Duplicate content is content that appears on the internet in more than one place. That “one place” is a unique website address or URL so, if your site has the same or “appreciably similar” content as Google refers to it, then you’ve got duplicate content.
Duplicate content can cause problems because if you have multiple versions of the same page, search engines can be difficult to decide which version of the page is the most relevant for a given search query. This can negatively impact your rankings in search results, which is why duplicate content warnings should be dealt with quickly.
Why Worry About Duplicate Content?
Duplicate content causes problems for both search engines and site owners, according to Moz. The three main problems it causes for search engines are:
Search engines don’t know which versions of a page to include in the index and which versions to exclude.
They don’t know whether to direct link metrics to one version of the page or divide the different page versions’ metrics.
Search engines don’t know which version to rank for query results.
Duplicate content causes two main problems for site owners as well:
Search engines aim to provide the best experience possible for a search engine user, which means that search engines seldom show multiple versions of the same content. This dilutes the visibility of duplicate versions of a page because search engines won’t include them in search results.
Other websites will have a hard time determining which page they should link to if you have multiple versions of the same page. Rather than having a single high-quality page with multiple inbound links, which is a major ranking factor, your inbound links are spread out among different identical pages, which dilutes the impact.
What Causes Duplicate Content?
Duplicate content is rarely created on purpose by website owners. Despite this, there is still a ton of duplicate content out there on the internet. Two of the most common ways duplicate content ends up on websites are:
HTTP vs. HTTPS pages –If your site has two separate versions, one that starts with HTTP:// and starts with HTTPS://, and both sites live with the same content, it has effectively created duplicates of all of those pages.
Copied content – This applies to more than just your blog posts and other editorial content. If you are an e-commerce website and use manufacturers’ descriptions for products on your site, you could have the same content as other sites selling the same items. Google could then view your page and a page on another site as duplicates of one another.
Thin Content vs. Duplicate Content
Like the example below, thin content warnings can harm your rankings as well. Thin content is content on your site that has little to no value to a user. When you think thin content, think of pages like low-quality affiliate pages or doorway pages that are meant to manipulate search engine rankings and get a user onto a site but offer very little value beyond that. If you are dinged for thin content on your site, make sure to improve your pages that seem light on the content so that you don’t risk harming your ranking or having your site removed from search engine indexes.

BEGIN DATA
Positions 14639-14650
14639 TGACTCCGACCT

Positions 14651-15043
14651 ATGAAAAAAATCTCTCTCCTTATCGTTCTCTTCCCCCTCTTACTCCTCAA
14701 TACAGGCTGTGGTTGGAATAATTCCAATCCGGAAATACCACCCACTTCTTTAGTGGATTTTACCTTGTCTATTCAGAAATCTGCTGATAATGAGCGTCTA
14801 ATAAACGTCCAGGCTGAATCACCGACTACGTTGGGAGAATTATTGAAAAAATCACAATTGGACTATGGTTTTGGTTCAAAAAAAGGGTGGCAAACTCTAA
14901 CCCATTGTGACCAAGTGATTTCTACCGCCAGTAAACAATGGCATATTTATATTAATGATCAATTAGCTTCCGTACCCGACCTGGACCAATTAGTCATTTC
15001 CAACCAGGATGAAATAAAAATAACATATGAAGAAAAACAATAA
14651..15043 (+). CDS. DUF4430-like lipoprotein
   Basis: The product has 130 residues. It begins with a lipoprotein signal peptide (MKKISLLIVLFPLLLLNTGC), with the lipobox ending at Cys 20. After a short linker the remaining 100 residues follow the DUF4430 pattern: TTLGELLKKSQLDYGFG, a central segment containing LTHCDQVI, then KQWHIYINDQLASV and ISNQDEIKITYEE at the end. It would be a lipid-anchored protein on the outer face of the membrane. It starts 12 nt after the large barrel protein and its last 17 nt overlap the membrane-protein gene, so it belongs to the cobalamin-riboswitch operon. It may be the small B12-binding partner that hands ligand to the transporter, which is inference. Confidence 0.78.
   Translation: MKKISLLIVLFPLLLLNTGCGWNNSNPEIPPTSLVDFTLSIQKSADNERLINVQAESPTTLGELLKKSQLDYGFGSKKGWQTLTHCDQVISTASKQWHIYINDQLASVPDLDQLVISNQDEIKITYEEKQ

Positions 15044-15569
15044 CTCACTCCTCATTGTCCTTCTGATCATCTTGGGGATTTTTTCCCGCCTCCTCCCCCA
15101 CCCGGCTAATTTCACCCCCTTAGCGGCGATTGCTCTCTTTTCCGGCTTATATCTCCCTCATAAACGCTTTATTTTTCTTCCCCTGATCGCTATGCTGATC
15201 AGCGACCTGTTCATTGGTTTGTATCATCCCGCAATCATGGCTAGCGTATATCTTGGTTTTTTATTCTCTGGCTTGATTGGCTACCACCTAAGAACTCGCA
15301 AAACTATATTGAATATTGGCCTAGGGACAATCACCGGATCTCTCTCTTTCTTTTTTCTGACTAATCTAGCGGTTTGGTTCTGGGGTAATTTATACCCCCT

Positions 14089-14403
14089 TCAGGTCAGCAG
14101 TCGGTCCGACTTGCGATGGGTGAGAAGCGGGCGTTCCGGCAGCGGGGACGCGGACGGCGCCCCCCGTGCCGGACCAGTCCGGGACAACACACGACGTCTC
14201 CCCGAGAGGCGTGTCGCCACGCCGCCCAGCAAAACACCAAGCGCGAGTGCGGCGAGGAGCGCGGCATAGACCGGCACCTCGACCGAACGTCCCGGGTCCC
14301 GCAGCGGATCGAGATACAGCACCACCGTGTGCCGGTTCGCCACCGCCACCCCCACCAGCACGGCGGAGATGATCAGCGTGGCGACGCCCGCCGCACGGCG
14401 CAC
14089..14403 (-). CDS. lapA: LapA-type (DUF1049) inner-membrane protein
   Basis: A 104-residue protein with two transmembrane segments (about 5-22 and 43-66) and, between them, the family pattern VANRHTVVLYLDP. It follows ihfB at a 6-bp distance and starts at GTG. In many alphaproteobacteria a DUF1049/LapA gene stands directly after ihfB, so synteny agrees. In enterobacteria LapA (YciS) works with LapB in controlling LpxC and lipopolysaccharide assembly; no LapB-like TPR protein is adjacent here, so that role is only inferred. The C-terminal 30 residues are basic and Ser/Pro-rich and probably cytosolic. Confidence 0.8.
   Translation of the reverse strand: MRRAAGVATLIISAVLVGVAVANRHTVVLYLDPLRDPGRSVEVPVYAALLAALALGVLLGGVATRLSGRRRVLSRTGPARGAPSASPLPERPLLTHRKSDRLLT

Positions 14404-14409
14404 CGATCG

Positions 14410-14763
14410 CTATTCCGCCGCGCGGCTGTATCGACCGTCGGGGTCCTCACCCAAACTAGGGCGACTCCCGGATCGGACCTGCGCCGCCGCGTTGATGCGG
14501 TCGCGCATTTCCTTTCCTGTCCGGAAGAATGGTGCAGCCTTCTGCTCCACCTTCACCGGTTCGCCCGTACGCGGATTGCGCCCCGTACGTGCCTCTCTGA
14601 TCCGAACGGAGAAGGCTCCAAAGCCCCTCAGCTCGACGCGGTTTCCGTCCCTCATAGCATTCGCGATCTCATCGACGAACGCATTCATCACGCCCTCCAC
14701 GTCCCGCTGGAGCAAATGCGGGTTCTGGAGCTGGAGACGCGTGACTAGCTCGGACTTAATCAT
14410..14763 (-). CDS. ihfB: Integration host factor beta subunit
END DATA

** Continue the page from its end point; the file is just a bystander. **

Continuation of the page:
How to Fix Duplicate Content Issues
There are many ways to fix duplicate content issues, but they all function on the same central idea: telling search engines which duplicate pages is the “correct” one.
If you have content on your site that exists on multiple different URLs, there are a few simple tools that you can use to fix the possible problems associated with duplicate content.
Redirect duplicate pages to the original page – The easiest way to avoid duplicate content is to redirect duplicate pages to the page you want to be considered the original. This tells the search engine which page should be ranked and will transfer the positive ranking factors of duplicate pages to the original page.
Canonical linking – Setting up a canonical link is similar to redirect a page. Basically, canonical links tell a search engine that a given page is a copy of a different page. The search engine should rank the original page instead. Canonical links are also written directly into the page’s head, requiring little time to implement.
Noindex duplicate pages – Noindexing also only requires a simple tag in the head of your duplicate page. Pasting the HTML code tells search engines that you don’t want the specific page indexed, so there’s no chance that it will compete with your other pages for rankings.
Need Help with Duplicate Content Warnings? Hire a Professional SEO Company
If you’ve had trouble dealing with duplicate content warnings and you think that it’s time to call in help, then it’s time to call a professional SEO company. An SEO company can handle your content and website maintenance to focus more on running your business and less on chasing down duplicate content on your site.
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